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St. Louis, MO: During the team qualifying event they had a whole segment on the German gymnast (she's originally Uzbeski)

Dave Sheinin: Well, there you go.

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Reston, Va.: I get that the coaches can't challenge a score after the next athlete has begun his or her routine. But if the IOC or the gymnastics federation does investigate and finds that any of the Chinese gymnasts are indeed too young to compete, would the medals be taken away and re-awarded to the athletes who were next in line? I've read a comment from a Chinese gymnast (can't remember her name) who said she was 14 in the 2000 Sydney games, but I don't think her medal has been stripped. Is there a statute of limitations of sorts?

Dave Sheinin: Unfortunately, our gymnastics expert, Liz Clarke, has left the office, so I can't consult her on this one. But from what I understand, it's a moot point -- because there will never be a revelation about the age of the Chinese gymnasts. The IOC has basically said there is nothing to investigate. The official documents (including passports) say the gymnasts are of legal age, so in the IOC's mind, they're of legal age. Case closed.

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Columbia: For Dupont Circle: NBC actually ran a lengthy feature on that German mom - she competed for the former Soviet Union in a much earlier Olympics, and then for a former part of the Soviet Union in several other Olympics (this has been her 4th or 5th Olympics). A few years ago, her son was diagnosed with leukemia, and through gymnastics contacts, she was able to move to Germany so that he could receive adequate medical care. Her son is in total remission now, and she became a German citizen. It was an interesting feature and certainly made me cheer her on in that event.

Dave Sheinin: Thanks, Columbia.

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More on Phelps: I find Michael Phelps to be engagingly awkward and tongue-tied in his interviews. He seems geniunely unable to articulate what his achievements mean to him. In other words, he's like a million other guys in their early 20s who can't talk about their feelings to save their lives. Maybe the fact that I'm old enough to be his mother makes me more forgiving toward him, but I think he's just fine the way he is. Give him time, he'll grow up some more.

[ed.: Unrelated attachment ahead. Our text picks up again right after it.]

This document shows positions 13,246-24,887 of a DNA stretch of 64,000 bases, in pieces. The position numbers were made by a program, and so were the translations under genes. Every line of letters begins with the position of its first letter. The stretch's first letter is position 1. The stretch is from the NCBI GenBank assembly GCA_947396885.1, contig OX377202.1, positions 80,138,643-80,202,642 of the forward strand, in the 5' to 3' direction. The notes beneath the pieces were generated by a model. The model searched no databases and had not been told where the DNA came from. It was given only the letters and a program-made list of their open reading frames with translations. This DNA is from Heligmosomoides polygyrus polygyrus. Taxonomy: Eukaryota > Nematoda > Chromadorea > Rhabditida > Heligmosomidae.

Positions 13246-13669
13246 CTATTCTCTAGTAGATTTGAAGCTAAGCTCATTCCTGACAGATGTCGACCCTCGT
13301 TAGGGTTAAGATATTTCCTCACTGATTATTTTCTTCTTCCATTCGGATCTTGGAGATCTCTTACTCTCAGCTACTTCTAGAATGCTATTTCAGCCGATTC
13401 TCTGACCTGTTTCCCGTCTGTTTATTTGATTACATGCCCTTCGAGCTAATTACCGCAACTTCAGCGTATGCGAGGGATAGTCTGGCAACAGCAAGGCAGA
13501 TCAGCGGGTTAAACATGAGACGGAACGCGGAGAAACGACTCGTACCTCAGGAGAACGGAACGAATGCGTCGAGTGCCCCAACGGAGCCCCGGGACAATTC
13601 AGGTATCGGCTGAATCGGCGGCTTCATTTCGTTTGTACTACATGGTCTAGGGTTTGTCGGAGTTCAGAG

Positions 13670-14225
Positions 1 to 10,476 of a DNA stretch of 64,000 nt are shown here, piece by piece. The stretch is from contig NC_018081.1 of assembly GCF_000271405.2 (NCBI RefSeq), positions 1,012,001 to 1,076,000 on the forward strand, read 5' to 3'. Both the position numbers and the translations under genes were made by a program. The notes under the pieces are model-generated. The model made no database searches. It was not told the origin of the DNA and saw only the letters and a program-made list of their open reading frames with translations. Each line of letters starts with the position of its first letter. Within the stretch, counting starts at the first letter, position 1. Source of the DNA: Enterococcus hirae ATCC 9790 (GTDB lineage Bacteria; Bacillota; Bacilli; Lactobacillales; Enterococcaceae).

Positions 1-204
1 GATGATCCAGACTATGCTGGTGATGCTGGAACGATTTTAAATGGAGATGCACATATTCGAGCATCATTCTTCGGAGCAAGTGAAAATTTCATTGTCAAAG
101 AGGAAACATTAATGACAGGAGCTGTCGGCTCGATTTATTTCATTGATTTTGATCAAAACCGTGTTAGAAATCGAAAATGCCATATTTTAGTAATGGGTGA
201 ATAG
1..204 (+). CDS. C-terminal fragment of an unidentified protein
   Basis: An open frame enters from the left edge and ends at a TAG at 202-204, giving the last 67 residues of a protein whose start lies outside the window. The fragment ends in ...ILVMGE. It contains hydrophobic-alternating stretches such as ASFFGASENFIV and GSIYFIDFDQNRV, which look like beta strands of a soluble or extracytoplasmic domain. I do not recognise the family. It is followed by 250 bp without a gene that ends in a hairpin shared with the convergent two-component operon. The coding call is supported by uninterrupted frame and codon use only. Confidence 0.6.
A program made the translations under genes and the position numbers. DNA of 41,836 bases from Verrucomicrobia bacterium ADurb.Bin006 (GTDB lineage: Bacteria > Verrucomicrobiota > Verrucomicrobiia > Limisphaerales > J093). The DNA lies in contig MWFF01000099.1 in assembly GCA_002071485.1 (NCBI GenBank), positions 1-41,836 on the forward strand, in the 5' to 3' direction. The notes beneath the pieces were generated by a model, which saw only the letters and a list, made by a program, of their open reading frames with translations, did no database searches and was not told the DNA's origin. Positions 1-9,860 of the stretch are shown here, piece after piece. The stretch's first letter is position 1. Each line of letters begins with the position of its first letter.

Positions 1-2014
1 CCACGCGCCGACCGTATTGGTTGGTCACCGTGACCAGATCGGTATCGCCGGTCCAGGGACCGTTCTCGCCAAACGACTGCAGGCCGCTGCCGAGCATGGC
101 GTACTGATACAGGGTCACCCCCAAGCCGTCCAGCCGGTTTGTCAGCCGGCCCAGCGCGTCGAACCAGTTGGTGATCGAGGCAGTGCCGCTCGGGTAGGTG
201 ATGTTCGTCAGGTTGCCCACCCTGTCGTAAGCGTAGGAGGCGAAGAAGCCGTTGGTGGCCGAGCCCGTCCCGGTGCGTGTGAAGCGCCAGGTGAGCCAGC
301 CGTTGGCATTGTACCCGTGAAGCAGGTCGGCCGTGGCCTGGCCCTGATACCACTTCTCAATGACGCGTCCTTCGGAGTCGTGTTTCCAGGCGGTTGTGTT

Dave Sheinin: I suspect you are correct. Thanks for the perspective.

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Charlotte, N.C.:"He could be inspiring to thousands of kids with at least a few words of wisdom, but instead he says he is looking forward to coming home and seeing his "cars" and setting up his house." Man, Phelps just can't win. If he'd tried to "be inspiring" he'd be taken to task for grandstanding. He honestly talks about missing his dog and wanting to get moved into his new home, which he hasn't been able to settle because he's been, well, a little busy, folks, and he's taken to task for wanting to lay back a bit. Hey, I'd miss my dog, too!

Dave Sheinin: Thanks, Charlotte.

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Ordway Street NW - US Discus: Hooray for Stephanie Trafton! The field half is the only thing saving our "track and field" team so far...

Dave Sheinin: Hooray, indeed. It's amazing to think the U.S. got shut out in the women's 100 meters.

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Falls Church, Va.: I am still shaking my head in dismay after watching the coach blast pole vaulter Stuczynski after her silver metal performance. I can find no merit in his comments. His is an angry public tirade. Any thoughts?

Dave Sheinin: Wish I had seen it. Maybe I can dig up a clip online...

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More info on German woman...: everybody has derided NBC's coverage of non-American athletes, but they actually did do a story on this woman. She was on the "Unified" team in 1992 made of members from former Soviet Republics. She moved to Germany and became a German citizen due to better treatment for her son's leukemia. I think people are too hard on NBC, they do have compelling stories from other countries even if their focus is an American one.

Dave Sheinin: A rare vote of confidence for NBC...

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Dave Sheinin: OK, everyone, I'm out of time. Thanks for all the fine questions. Les Carpenter will be chatting tomorrow at 11 a.m., Washington time. Make sure to stop by again for that.